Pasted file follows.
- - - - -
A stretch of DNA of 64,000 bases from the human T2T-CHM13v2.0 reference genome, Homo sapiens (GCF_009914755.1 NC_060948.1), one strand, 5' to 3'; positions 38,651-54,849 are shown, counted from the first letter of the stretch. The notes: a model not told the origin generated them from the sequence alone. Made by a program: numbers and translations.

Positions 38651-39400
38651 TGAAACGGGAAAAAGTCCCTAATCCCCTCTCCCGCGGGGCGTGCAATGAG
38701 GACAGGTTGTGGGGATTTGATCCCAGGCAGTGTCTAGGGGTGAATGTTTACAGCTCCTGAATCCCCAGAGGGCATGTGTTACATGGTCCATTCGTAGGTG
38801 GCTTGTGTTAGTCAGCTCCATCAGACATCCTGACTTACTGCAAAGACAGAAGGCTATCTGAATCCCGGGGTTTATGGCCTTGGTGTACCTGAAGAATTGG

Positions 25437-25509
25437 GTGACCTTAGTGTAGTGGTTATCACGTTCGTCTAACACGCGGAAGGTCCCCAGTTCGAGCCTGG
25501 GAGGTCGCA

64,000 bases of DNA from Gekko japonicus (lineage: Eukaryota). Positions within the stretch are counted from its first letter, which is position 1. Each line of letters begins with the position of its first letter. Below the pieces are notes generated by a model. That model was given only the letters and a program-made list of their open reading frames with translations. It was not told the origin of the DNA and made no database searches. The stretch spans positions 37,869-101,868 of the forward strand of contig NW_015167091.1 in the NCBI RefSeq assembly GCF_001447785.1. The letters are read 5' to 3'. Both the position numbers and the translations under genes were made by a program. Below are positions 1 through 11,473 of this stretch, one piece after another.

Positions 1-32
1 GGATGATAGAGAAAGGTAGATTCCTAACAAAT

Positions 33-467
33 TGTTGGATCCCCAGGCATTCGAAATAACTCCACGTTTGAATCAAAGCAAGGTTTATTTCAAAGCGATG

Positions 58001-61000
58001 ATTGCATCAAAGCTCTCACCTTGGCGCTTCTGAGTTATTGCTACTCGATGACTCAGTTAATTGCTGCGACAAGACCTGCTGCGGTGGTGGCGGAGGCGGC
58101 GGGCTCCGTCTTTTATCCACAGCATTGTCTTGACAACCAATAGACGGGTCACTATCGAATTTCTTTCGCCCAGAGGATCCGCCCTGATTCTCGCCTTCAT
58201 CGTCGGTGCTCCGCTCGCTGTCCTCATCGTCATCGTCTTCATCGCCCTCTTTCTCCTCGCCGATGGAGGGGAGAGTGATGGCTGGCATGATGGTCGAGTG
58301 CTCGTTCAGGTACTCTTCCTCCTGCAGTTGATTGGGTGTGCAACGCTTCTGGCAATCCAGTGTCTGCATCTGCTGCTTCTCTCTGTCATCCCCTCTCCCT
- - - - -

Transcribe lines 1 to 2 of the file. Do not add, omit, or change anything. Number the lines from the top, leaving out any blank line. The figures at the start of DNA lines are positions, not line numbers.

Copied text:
A stretch of DNA of 64,000 bases from the human T2T-CHM13v2.0 reference genome, Homo sapiens (GCF_009914755.1 NC_060948.1), one strand, 5' to 3'; positions 38,651-54,849 are shown, counted from the first letter of the stretch. The notes: a model not told the origin generated them from the sequence alone. Made by a program: numbers and translations.

Positions 38651-39400